My wife and I have been making donations to the Civil War Trust (and its predecessors) for almost 25 years. Although we are avid Civil War enthusiasts, we are also passionate about saving the hallowed ground on which the brave men of that era fought and died for what they believed in. We know that the vast majority of our contributions to the Civil War Trust will be spent to purchase and improve these lands so that future generations may walk these same fields and gain a better understanding of this period of our history. The men and women of the Civil War Trust are the best possible advocates for saving battlefield property and have proven themselves to be excellent stewards of all donations they receive. We give to several charitable organizations and the Civil War Trust is the one we hold in highest esteem. If only all other charities were operated with such integrity and professionalism!
I had ancestors who fought on both sides during the Civil War. I use the Civil War Trust on my Facebook and have enjoyed their daily historical posts. This keeps me educated on who I am as an American. I have also visited several Civil War sites that this non-profit organization has helped to preserve. The Civil War Trust is an important organization that keeps our history from being lost I feel that we, as Americans, forget about the sacrifices that our ancestors so passionately made in our past. To understand why and how these men fought for the country that we now have makes me appreciate where we are today.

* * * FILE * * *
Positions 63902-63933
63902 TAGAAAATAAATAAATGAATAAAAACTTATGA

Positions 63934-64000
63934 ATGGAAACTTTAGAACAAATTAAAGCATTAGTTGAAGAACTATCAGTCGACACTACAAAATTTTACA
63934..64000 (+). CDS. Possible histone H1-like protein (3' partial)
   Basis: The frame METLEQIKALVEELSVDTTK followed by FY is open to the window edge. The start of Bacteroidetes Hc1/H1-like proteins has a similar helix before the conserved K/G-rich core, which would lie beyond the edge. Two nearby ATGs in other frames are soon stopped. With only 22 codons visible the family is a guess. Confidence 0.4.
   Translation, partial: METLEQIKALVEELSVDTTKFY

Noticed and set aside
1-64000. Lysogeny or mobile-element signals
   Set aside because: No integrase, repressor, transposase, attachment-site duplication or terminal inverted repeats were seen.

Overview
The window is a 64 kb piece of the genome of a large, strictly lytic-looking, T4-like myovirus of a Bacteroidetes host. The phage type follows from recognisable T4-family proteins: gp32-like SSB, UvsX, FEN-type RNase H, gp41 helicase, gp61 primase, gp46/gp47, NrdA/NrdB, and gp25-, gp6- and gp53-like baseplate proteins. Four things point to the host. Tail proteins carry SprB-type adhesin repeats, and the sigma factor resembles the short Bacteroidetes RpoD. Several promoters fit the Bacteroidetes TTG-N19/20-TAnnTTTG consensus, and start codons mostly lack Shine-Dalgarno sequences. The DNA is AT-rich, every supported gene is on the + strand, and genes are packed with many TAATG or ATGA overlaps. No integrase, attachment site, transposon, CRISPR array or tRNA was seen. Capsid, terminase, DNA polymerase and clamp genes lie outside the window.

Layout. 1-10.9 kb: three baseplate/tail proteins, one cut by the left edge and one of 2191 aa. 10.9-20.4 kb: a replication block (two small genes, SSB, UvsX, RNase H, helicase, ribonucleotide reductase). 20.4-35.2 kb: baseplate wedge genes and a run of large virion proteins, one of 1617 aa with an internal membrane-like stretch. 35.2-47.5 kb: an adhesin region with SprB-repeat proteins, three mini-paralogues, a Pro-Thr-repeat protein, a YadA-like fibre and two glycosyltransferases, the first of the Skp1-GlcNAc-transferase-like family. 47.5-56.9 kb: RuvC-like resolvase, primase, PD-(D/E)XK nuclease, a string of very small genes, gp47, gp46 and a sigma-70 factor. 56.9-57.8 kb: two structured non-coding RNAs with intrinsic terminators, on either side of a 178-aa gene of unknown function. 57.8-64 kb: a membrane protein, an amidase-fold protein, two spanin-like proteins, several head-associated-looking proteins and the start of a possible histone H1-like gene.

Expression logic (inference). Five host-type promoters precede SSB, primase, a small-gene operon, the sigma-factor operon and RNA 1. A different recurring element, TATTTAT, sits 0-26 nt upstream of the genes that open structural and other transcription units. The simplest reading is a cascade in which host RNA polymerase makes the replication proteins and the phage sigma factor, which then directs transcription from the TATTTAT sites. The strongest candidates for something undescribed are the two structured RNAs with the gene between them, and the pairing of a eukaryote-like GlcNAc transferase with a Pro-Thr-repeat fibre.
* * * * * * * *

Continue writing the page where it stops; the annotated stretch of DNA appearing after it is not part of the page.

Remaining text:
The Civil War Trust is the best nonprofit for the preservation of civil war battlefields and historical significant places. Being a teacher, I appreciate their dedication to the education of teachers of anything civil war related. They are a great resource. Their website is the "go to" place to teach civil war. Teachers and students love it.
I have been fortunate to attend 3 teacher summer institutes and I can say they are the best professional development in any field of education. Dedicated and passionate. The Civil War Trust is preserving the civil war and helps teachers to educate the students on this important subject in our history
I joined the APCWS in the late 1980's, just as the Civil War battlefield preservation movement was taking shape in the United States. After the APCWS and Civil War Trust merged several years later, I was happy to see the great changes in the group, particularly in their power to successfully join forces with local, state, and federal governments as well as localized non-profits trying to save battlefield land. That's what has made the Civil War Trust more successful than any other not-for-profit battlefield preservation group in U.S. history. If one's money is earmarked to save green space, which our ever-growing population needs, why not place one's money in green space that is associated to a battlefield? It's a two-for-one return on one's investment --- saving nature AND our collective history, in one shot.